These years in France (1924 to 1930) were some of the most productive of his career.  Living near Paris in the village of Garnes, he was close the city and its wealth of subjects, but his isolation helped him to focus on his work more intently.   Throughout his life, Péne du Bois suffered from an inability to budget his time and money, and was consistently in financial difficulty.  Although his experience in France was stimulating, he was finally forced by the economic disaster of the worldwide depression of the 1930s to return to the United States to live and again take up writing and teaching. He participated in the government sponsored mural projects of the thirties, and this work, in addition to some portrait commissions, managed to keep the family afloat.  

Péne du Bois’ later years were bittersweet.  He never achieved true financial security, but collectors and museums purchased his works, and he won a number of competitive prizes, including the First Altman Prizse at the National Academy of Design and another from the Salgamundi Club. Despite this type of practical recognition, however, the art world had passed him by with the ascendancy of Modernism.  He joined Edward Hopper, Isabel Bishop and a number of his contemporaries in founding a short-lived journal called Reality: A Journal of Artists’ Opinions that was designed to promote the by then unfashionable style of realism. (5) He published his autobiography, Artists Say the Silliest Things, in 1940. After spending a final three years (1953-1956) in France with his daughter Yvonne, he died on July 18, 1958.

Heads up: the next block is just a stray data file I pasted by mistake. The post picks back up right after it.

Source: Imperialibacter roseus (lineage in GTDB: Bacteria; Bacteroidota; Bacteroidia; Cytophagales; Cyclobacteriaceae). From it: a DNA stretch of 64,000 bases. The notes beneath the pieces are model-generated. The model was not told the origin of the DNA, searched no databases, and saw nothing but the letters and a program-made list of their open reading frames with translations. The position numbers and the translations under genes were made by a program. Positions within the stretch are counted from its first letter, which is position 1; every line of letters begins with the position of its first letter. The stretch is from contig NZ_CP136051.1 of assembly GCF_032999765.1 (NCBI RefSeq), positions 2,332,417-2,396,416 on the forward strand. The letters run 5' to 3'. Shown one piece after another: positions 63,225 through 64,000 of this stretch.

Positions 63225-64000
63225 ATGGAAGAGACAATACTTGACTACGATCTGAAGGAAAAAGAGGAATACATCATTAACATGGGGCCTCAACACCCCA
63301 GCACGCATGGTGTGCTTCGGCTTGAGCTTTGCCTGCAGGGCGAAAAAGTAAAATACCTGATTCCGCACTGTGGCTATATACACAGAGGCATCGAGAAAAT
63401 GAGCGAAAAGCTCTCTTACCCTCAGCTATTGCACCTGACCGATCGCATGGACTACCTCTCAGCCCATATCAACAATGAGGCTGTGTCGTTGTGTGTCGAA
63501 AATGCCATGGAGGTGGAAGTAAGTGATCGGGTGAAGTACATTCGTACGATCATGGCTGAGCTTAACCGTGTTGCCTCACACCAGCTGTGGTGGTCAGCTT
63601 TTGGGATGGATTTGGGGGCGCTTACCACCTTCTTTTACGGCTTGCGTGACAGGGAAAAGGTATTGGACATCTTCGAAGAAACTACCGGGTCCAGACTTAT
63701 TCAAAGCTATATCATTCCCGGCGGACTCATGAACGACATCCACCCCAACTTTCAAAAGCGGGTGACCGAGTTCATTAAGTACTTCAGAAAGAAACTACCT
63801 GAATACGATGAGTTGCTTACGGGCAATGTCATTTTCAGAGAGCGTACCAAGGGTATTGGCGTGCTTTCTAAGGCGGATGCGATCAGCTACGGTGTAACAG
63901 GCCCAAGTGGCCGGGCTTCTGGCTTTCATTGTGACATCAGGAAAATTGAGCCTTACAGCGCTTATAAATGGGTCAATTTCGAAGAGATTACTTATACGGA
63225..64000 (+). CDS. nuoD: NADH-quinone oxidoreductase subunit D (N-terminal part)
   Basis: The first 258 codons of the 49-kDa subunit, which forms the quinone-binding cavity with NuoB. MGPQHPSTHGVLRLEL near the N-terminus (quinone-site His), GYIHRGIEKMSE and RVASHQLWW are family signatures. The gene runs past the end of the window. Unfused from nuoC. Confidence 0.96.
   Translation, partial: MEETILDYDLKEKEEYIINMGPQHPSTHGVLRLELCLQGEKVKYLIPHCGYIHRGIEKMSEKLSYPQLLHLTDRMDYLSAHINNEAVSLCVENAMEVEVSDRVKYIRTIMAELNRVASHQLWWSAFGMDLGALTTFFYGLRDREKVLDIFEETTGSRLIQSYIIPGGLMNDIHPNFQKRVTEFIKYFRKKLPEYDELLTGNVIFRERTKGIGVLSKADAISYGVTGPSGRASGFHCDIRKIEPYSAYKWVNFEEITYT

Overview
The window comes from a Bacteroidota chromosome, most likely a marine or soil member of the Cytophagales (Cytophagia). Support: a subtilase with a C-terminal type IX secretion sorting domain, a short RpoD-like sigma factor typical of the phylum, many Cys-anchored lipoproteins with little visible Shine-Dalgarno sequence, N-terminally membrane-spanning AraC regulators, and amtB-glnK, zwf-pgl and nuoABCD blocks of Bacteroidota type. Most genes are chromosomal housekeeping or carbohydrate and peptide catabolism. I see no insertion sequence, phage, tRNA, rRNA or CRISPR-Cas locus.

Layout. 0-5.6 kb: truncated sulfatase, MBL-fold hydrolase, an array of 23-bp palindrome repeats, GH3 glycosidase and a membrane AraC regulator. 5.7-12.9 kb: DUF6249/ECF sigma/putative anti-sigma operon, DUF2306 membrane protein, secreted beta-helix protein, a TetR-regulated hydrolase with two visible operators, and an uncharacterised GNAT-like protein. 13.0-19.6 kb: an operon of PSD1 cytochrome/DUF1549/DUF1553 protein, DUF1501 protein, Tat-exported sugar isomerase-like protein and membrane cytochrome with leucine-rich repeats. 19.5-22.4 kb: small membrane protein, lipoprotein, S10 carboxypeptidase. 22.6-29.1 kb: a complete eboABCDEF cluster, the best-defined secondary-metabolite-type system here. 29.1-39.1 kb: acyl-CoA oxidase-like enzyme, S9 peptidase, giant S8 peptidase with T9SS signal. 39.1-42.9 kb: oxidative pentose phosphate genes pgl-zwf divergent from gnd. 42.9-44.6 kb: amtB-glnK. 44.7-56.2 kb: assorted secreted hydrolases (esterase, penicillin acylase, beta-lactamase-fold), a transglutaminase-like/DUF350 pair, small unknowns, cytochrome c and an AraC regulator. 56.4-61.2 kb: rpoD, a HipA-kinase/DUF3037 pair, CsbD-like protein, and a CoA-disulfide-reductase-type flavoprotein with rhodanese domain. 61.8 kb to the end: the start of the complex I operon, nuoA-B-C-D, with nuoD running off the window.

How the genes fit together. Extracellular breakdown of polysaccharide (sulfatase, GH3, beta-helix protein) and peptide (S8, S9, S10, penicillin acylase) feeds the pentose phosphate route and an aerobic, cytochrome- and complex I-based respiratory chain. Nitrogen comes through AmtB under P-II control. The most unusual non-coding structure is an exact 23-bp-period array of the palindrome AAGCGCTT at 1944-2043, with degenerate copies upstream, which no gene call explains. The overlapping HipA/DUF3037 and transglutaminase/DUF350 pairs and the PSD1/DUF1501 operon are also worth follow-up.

(1)Royal Cortissoz, Guy Péne du Bois, American Artists Series, (New York: Whitney Museum of American Art, 1931): 7.
(2) Charles Edward Doherty, Guy Péne du Bois’ Paintings of Estrangement: Women and Men, 1912-1924, MA Thesis, University of Wisconsin-Madison, 1984: 2.
(3) Betsy Fahlman, Guy Pène du Bois: Painter of Modern Life (New York: James Graham & Sons, 2004): 10.
(4) Ibid, 21-22.
(5) Ibid.: 64.

Letha Clair Robertson/mla.ed./September 2004